Law and regulation of rental agreements in Mexico during Covid-19

Updated on 27.03.2020

1. Is a lessee eligible for rent reduction due to a significant decline in footfall and consequently its turnover as a result of COVID-19?

In Mexico, lease regulations are subject to local state civil codes. The questions in this study are answered following applicable provisions to Mexico City for assets located within Mexico City. Specific answers to a different state would have to be reviewed in a case by case analysis. In Mexico City, the lessee may only claim rent reduction or rent-free periods if, in case of a force majeure event, the lessee is unable to use the leased area. In some cases and depends on where the real estate assets are located, the parties might be able to renegotiate or terminate in terms of "unforseeability principle" (regus sic stantibus). Case by case analysis of the lease agreements is required for advising on application of such principle.

2. Is a lessee eligible to temporarily close its leased space - on its own initiative – and opt for rent reduction as a result of COVID-19?

As long as: (i) the landlord fulfils with its obligation to conduct the actions or omissions, reasonably necessary for the lessee to carry out the peaceful use and enjoyment of the leased premises, and (ii) regardless of lessee’s own decision, the leased premises are available for lessee's use, the rent payment obligation shall endure pursuant to the corresponding lease agreement provisions.  
If the lessee chooses to close its leased space on its own initiative, without any outside imposed restrictions that would prevent their use of the leased space, the lessee shall continue to be liable to pay the rent according to the provisions of its lease agreement.

3. Is a lessee eligible for rent reduction in the event its leased space is closed following an order by the Government as a result of COVID-19?

Mexico City legislation establishes that, lessee may be released of paying rent if, in case of an act of god or force majeure event, the lessee is unable to use the leased area.
Additionally, if due to such event, the lessee is unable to use the leased space for more than two months, they will have the right to terminate the relevant lease agreement.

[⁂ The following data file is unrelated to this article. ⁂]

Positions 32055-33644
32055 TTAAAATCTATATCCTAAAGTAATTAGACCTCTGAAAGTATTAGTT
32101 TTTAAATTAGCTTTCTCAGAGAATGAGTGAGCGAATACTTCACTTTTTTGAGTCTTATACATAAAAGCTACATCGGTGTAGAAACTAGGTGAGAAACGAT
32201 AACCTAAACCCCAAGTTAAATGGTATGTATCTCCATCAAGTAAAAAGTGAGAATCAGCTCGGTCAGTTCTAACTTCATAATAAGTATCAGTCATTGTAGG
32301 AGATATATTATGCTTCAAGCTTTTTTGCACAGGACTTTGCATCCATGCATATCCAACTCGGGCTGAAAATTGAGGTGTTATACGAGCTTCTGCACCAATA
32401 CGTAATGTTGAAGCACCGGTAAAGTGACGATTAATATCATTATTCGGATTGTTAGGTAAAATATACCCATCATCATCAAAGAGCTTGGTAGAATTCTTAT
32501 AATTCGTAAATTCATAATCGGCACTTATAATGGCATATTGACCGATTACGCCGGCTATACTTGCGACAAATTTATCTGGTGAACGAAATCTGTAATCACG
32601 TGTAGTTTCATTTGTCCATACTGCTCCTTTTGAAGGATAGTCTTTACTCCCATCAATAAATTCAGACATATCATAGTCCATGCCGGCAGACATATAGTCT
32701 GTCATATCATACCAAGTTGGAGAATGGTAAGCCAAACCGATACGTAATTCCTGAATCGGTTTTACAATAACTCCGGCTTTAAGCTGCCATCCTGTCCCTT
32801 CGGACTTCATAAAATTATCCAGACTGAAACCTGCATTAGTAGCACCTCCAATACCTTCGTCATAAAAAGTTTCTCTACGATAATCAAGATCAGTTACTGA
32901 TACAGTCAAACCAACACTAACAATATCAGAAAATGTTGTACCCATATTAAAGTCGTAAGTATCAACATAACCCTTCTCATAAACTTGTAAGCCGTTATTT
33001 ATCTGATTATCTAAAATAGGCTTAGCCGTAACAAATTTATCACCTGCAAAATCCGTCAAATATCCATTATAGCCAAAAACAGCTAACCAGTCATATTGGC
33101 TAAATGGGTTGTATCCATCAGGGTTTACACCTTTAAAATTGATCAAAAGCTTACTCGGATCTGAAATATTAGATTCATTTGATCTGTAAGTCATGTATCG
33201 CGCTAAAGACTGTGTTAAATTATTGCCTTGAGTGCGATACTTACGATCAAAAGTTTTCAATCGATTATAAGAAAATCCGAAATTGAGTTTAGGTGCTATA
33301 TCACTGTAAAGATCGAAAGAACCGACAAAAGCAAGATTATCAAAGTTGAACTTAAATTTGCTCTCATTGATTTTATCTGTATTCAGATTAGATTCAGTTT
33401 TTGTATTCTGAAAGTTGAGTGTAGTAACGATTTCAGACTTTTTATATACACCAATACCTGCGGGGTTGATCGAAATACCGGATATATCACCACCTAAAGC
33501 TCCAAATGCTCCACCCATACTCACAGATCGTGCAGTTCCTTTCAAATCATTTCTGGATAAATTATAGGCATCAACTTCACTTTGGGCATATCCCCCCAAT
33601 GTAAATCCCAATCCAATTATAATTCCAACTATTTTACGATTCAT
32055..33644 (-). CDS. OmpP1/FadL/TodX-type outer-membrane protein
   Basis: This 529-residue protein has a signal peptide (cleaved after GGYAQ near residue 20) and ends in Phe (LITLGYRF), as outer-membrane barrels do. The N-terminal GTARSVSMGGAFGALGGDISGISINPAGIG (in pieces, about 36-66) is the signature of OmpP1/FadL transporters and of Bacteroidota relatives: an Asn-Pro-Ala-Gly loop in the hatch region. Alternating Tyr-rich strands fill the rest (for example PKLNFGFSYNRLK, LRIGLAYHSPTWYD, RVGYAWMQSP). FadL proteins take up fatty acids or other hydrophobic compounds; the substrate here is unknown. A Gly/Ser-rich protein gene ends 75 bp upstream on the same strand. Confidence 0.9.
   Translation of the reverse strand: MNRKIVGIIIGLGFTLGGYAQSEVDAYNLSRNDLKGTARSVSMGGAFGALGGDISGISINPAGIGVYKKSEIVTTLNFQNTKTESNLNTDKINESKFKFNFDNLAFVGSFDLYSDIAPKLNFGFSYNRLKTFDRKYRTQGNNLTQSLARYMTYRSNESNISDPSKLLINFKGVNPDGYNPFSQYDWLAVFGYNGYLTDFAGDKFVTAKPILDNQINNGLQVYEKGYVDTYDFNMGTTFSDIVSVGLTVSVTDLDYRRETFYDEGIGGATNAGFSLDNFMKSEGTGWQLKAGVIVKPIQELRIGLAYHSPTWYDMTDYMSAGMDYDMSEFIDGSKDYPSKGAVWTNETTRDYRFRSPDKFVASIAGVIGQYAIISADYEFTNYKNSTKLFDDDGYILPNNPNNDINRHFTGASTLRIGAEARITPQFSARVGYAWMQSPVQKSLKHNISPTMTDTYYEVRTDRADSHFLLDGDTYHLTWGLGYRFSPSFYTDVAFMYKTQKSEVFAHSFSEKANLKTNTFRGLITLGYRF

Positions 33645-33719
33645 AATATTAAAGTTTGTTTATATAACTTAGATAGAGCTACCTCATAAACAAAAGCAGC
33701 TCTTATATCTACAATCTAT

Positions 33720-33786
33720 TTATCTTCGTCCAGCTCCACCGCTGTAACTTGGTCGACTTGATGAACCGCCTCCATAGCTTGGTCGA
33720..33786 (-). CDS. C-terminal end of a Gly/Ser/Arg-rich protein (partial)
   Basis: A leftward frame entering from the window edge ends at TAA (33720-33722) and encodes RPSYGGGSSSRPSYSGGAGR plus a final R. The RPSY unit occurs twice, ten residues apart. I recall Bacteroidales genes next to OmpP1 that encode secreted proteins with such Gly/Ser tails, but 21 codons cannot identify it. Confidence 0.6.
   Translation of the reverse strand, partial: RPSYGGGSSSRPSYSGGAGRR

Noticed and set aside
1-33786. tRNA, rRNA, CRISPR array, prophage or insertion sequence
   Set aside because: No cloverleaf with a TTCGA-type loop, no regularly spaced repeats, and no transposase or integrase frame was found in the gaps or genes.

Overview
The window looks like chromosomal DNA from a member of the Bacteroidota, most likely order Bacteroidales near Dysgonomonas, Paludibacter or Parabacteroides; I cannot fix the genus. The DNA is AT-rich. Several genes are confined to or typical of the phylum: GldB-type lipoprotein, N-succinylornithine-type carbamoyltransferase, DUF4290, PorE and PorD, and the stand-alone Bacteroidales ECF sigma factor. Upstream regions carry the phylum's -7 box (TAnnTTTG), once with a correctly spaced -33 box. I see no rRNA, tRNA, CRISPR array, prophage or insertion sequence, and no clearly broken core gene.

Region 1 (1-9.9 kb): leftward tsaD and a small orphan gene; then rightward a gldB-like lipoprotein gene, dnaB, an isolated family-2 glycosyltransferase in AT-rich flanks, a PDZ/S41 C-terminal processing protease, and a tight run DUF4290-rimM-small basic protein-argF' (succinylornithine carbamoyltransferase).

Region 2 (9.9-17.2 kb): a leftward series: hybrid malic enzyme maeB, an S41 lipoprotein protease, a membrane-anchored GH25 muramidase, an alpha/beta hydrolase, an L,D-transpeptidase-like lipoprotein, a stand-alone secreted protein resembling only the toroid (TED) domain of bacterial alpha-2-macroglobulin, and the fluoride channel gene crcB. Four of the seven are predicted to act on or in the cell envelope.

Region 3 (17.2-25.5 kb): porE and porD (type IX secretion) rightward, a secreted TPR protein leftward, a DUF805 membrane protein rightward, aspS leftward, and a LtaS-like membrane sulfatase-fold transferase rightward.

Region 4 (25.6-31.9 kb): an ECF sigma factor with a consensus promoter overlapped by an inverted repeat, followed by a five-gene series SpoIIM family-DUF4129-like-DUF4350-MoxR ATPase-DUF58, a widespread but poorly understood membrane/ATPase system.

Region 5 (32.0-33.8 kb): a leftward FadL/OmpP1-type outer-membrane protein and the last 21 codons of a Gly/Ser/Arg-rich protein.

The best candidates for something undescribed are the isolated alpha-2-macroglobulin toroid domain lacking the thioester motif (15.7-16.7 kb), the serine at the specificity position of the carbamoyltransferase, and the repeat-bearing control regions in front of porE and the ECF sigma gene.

While commercial lease forms differ substantially, acts of god and force majeure clauses typically offer protection from a litany of events like acts of God (i.e., tornadoes, floods and hurricanes), unavailability of utility service, action by governmental bodies, riots, war, labor strikes and embargos or any circumstance caused by nature or by a third party that is not subject to the control or administration of the party that calls upon the force majeure event. Moreover, last week the COVID-19 spread was defined by the Mexican Supreme Court of Justice as a force majeure event for its own activities. While this is not a general ruling for civil contracts, it sets an important precedent in the context of the current circumstances.

4. What kind of security is generally provided by a tenant in connection with a lease, a bank guarantee, a deposit or otherwise?

The more common securities for commercial lease agreements are: security deposits (usually equivalent to 2 months of rent), security bonds, letters of credit and corporate guarantees.

As mentioned above and considering COVID -19 as a force majeure event, according to Mexico City civil code, lessee may be released of paying rent if, in case of such force majeure event, the lessee is unable to use the leased area. Additionally, if due to a force majeure event, the lessee is unable to use the leased space for more than two months, they will have the right to terminate the relevant lease agreement. We consider it important to take into account that for a completely correct advice, we will find ourselves in the need to review case by case in specific due to the fact that: (i) wording of leases vary; (ii) the lessees may use different arguments when claiming a force majeure event; and (iii) new legal measures may be carried out by the different levels of the Mexican Government, as the health contingency related to COVID-19 develops.

Portrait of Cesar Armando Lechuga Perezanta
Cesar Armando Lechuga Perezanta
Partner
Mexico City